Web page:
Google controls your browser, your files, your email, and more. In future could they also manage your school building as well?
Last week the technology world was abuzz with the news that Google had acquired home automation company Nest. Nest was founded by a group of ex-Apple employees, and their products reflect Apple’s user experience and design language.
Just Apple wasn’t the first to sell a smartphone or tablet, Nest isn’t the first to market an Internet connected thermostat, or a smoke/carbon monoxide alarm. But Nest products have that same spark of innovation that made the iPhone so disruptive in the mobile market and, most importantly, make consumers pay over the odds for beautiful gadgets.
Google and Home Automation
The “Internet of Things” is a buzzword that’s thrown around a lot at the moment. It describes a world where usually separate physical objects are connected via the Internet — usually to a central service. As processors become cheaper and smaller, eventually every item in our homes — our furniture, clothes, even our food — will contain a tiny computer capable of wirelessly transmitting, processing, and receiving data. Everything in your home will be able to transmit its location and state to a cloud service and allow you to monitor and take action on the data provided.
Google wants to organise the world and they are unarguably the most successful at doing so in the online space, but much of the “real world” is still out of their reach. Projects like Google Street View and Google Maps began as a way to overlay and organise the outside world, now Google is reaching out of the online space into our homes.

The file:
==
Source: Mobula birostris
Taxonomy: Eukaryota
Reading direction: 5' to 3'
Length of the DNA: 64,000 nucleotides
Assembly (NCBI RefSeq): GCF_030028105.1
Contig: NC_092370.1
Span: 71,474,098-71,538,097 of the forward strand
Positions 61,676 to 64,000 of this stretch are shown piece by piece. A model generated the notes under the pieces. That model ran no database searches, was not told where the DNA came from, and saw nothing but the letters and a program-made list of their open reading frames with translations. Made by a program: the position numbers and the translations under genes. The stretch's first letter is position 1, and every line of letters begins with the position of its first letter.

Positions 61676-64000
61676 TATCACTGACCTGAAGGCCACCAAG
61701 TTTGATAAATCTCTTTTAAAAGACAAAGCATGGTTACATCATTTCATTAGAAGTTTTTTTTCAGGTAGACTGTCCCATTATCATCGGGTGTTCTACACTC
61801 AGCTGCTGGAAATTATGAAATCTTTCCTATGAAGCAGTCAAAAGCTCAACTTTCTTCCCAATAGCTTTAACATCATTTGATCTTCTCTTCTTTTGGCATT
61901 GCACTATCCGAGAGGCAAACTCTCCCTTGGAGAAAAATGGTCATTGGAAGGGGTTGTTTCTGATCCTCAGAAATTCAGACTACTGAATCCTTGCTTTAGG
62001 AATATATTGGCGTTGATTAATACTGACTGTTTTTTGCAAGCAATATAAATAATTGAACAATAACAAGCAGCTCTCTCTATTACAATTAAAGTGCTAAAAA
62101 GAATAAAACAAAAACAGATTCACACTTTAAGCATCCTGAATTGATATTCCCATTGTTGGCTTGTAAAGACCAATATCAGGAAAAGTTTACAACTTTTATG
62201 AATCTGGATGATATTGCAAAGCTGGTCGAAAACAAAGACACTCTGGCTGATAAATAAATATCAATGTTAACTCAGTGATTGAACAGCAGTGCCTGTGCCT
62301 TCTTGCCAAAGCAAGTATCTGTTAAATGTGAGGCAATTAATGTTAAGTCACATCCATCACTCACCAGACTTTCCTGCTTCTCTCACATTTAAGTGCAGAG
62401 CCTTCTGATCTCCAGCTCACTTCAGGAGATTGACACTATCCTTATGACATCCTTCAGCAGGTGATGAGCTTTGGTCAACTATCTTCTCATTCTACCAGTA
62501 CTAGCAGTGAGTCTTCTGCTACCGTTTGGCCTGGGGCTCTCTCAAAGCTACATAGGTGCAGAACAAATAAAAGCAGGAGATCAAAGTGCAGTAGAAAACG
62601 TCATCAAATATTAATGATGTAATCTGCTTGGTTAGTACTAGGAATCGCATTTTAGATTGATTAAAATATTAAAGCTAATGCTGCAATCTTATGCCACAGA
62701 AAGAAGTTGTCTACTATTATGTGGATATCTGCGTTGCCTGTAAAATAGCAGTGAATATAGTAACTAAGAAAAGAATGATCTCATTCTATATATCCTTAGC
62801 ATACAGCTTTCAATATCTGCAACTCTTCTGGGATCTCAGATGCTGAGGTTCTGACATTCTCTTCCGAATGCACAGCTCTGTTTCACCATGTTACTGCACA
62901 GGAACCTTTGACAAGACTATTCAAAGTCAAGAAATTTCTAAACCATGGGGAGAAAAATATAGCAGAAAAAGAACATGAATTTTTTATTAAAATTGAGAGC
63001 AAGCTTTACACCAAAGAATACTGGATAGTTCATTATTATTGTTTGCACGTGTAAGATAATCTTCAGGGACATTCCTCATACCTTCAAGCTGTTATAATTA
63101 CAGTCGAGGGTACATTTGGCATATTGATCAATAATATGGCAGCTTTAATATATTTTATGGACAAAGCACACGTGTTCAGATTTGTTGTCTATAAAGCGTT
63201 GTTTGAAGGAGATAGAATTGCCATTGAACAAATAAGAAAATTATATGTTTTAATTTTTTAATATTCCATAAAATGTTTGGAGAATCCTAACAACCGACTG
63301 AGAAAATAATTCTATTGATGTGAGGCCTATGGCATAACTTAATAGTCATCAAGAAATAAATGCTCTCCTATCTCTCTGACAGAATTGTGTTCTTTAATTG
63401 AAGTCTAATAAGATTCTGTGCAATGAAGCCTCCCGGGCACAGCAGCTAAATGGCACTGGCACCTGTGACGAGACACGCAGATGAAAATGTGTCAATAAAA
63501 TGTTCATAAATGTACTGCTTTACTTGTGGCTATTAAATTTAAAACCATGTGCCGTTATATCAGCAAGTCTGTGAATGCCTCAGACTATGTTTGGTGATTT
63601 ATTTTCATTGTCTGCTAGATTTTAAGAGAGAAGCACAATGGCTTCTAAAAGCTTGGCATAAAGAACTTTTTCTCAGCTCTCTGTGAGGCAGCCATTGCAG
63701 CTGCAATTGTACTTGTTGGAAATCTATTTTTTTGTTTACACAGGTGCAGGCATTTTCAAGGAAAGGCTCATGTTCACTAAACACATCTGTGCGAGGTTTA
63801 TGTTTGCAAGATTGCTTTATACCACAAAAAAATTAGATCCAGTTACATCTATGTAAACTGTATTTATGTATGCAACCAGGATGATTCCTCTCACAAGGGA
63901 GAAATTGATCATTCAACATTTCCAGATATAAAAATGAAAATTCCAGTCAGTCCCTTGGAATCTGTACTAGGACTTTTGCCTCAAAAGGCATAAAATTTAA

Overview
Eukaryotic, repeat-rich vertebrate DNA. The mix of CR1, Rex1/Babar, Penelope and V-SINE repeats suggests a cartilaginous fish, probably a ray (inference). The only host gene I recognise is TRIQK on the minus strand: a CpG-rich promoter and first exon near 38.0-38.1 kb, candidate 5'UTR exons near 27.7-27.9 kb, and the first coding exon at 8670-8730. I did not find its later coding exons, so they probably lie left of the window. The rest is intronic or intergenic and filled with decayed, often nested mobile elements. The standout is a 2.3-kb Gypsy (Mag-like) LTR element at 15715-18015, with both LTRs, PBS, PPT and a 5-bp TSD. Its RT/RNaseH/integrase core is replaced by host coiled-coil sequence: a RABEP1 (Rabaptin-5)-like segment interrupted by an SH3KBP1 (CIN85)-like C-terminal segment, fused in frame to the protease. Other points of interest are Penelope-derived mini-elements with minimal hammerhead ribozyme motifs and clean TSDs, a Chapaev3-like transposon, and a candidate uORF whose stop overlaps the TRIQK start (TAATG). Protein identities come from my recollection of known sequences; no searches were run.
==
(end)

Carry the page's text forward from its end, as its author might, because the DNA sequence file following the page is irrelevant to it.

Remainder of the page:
In 2011, Google announced Android@home. The concept was to create an cheap open ecosystem of controllable interconnected devices — audio systems, lights, and the classic example, your refrigerator — which could all be monitored by via an online system. But Android@Home has been slow to develop and Google instead appears to be looking at end-to-end home automation services instead of developing an open ecosystem.
Google has a solid back-end in Google Apps into which they can plug and pull together all of their disparate services. In the same way that Apple intended iTunes to be the hub of our media world, Google wants to become the centre of our home.
Already users can hook in Android and Chromebook devices to their Google Apps domain to centrally control and monitor the devices. As we move forward it makes sense that Google wants to know more about how we run our homes, businesses, and schools.
Would You Let Google Manage Your School Building?
Schools are being asked how much of their data do they want to trust to cloud services, but long term how much of your data would you be willing to hand over to Google in return for convenient, cheap building services? Would you allow Google to manage your school’s alarm system, your lunch payment system, your CCTV monitoring? Let me know in the comments.